Westside Atlanta Residents Square Off With Developer Over Density

Developer eschews city council-approved land-use plan.

Atlanta's new Mercedes-Benz Stadium towers over the adjacent Westside neighborhoods of Atlanta. (AP Photo/David Goldman)

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The future of Atlanta’s Westside was once again in question after community residents faced off with developers over the proposal of a major high-density multi-use project, according to the Saporta Report.

In a May 24 meeting of planners, developers, and citizens, Westside residents expressed concern that many aspects of the commercial-residential project, Echo Street Communities, do not align — either in scope or affordability — with the “equitable revitalization” vision laid out in a groundbreaking community land-use plan adopted by the Atlanta City Council in December.

The Echo Street Communities project, as envisioned by developer Brock Built Homes, will cover a 17-acre site near English Avenue with a total of 1.3 million square feet of retail, commercial and office space, 650 multifamily residences, 40 townhouses, and a hotel. That is nearly double what was proposed in the Westside land-use plan, reports the Saporta Report.

The Westside Land Use Framework Plan, hammered out over two years with the input of more than 1,000 participants, was designed to strengthen the neighborhood’s assets, improve quality of life and preserve the integrity of the area’s historic identity, while at the same time encouraging resource sharing to maintain affordability and avoid displacement of legacy residents.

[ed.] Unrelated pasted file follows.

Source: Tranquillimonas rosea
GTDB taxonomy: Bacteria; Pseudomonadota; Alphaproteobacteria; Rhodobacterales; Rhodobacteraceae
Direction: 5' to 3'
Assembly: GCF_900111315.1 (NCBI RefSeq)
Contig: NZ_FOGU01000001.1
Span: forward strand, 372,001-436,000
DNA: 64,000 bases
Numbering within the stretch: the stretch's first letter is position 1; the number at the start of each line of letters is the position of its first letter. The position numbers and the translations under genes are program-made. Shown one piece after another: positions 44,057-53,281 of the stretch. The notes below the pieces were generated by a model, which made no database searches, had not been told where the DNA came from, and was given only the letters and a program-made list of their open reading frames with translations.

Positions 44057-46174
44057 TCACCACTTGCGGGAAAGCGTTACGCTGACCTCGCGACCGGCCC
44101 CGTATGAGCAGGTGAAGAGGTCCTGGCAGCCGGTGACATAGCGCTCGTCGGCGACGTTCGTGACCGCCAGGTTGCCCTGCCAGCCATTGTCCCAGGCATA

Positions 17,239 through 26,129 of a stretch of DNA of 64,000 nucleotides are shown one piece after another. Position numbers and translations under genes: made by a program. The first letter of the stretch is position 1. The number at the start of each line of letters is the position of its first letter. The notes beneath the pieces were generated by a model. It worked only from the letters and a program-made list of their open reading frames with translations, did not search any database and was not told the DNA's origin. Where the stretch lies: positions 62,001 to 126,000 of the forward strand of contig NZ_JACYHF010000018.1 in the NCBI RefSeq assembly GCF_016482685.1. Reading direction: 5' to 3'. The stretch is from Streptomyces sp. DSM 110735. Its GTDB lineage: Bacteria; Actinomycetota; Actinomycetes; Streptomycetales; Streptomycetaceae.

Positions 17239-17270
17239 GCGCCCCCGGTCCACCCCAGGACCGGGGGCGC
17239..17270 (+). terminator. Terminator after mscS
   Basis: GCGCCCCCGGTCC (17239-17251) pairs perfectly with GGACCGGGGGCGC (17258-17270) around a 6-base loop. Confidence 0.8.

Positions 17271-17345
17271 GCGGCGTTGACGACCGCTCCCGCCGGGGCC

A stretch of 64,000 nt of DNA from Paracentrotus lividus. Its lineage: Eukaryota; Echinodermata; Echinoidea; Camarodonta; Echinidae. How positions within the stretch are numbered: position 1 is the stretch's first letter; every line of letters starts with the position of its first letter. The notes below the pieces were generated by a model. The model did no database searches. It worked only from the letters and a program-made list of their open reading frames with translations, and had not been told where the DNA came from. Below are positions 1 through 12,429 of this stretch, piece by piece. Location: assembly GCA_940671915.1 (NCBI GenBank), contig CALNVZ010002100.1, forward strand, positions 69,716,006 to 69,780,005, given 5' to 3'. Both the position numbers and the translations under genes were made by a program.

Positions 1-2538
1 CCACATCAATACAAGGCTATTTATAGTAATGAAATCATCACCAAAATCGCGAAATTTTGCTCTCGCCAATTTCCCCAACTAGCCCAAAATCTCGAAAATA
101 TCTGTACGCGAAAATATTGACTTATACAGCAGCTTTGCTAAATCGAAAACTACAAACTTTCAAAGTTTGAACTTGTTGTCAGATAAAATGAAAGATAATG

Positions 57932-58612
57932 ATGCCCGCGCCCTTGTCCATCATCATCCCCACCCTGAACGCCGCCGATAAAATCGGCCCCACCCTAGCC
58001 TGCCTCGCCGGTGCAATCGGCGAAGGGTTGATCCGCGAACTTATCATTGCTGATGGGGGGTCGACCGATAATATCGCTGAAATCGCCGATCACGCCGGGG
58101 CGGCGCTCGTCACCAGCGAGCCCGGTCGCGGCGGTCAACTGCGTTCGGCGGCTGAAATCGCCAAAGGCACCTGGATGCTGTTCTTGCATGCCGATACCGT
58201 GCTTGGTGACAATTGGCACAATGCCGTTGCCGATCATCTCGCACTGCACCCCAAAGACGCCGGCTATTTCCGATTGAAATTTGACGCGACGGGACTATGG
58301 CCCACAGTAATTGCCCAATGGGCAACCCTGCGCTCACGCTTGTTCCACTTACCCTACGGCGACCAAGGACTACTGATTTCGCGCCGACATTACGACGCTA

“The land-use framework plan … involved a lot of neighborhood associations,” said Jesse Wiles, CEO of APD Urban Planning and Management. “It recommended that this site be developed as a medium density site except for the part along Northside Drive. This plan is inconsistent with those recommendations. It’s much higher density than what was recommended.”

Residents of English Avenue (part of Atlanta’s Westside) and urban planners also pointed out the project’s lack of affordability for people currently living there. As reported in Next City, the median household income for Westside residents is $22,778. Only eight percent of Westside households own their own homes, meaning the residents are vulnerable to market whims on the rental side.

Adam Brock, from Brock Built Homes, insisted that “you need market-rate housing to create stability,” and that the company will be following government guidelines for affordable housing — 15 percent of units affordable for househods at 60 percent area median income or 20 percent affordable for households at 80 percent area medianincome. At those levels, a two-bedroom unit at market-rate rent ($1,800 a month) would cost $1,080 a month at 60 percent area median income and $1,440 a month at 80 percent. But, as the Saporta Report points out, most English Avenue residents fall between 30 percent to 40 percent area median income.

“I didn’t come up with those standards,” Brock said. “The truth is that I can’t get it to a [sic] 40 percent AMI … It’s not economically possible to build a new single-family home at that level. I’m not willing to do that.”

A number of Westside residents expressed dismay over the proposed project’s disconnect with local concerns. “You are coming to the community asking for an increase (in density), and you are giving us gentrification,” Rev. Winston Taylor said. “What is English Avenue getting out of the increase?”

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Alexis Lipsitz Flippin is a writer and editor living in New York City.

Tags: gentrificationatlanta

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